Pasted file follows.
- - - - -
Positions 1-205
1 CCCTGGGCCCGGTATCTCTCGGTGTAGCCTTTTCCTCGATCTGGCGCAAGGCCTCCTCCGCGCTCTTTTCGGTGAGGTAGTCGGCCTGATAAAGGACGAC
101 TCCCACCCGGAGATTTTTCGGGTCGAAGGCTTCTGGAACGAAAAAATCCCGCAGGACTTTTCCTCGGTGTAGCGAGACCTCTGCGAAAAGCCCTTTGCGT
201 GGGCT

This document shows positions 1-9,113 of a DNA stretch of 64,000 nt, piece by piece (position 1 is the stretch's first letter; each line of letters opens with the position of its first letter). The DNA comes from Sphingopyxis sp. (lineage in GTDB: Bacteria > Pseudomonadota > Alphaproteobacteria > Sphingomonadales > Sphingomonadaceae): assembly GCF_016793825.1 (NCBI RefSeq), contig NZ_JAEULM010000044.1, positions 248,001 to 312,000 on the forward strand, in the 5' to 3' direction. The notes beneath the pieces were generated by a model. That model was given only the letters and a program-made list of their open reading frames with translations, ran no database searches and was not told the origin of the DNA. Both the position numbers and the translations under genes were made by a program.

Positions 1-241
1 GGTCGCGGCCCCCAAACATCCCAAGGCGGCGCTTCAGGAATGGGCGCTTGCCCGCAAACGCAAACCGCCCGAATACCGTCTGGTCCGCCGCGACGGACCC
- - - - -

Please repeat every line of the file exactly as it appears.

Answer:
Positions 1-205
1 CCCTGGGCCCGGTATCTCTCGGTGTAGCCTTTTCCTCGATCTGGCGCAAGGCCTCCTCCGCGCTCTTTTCGGTGAGGTAGTCGGCCTGATAAAGGACGAC
101 TCCCACCCGGAGATTTTTCGGGTCGAAGGCTTCTGGAACGAAAAAATCCCGCAGGACTTTTCCTCGGTGTAGCGAGACCTCTGCGAAAAGCCCTTTGCGT
201 GGGCT

This document shows positions 1-9,113 of a DNA stretch of 64,000 nt, piece by piece (position 1 is the stretch's first letter; each line of letters opens with the position of its first letter). The DNA comes from Sphingopyxis sp. (lineage in GTDB: Bacteria > Pseudomonadota > Alphaproteobacteria > Sphingomonadales > Sphingomonadaceae): assembly GCF_016793825.1 (NCBI RefSeq), contig NZ_JAEULM010000044.1, positions 248,001 to 312,000 on the forward strand, in the 5' to 3' direction. The notes beneath the pieces were generated by a model. That model was given only the letters and a program-made list of their open reading frames with translations, ran no database searches and was not told the origin of the DNA. Both the position numbers and the translations under genes were made by a program.

Positions 1-241
1 GGTCGCGGCCCCCAAACATCCCAAGGCGGCGCTTCAGGAATGGGCGCTTGCCCGCAAACGCAAACCGCCCGAATACCGTCTGGTCCGCCGCGACGGACCC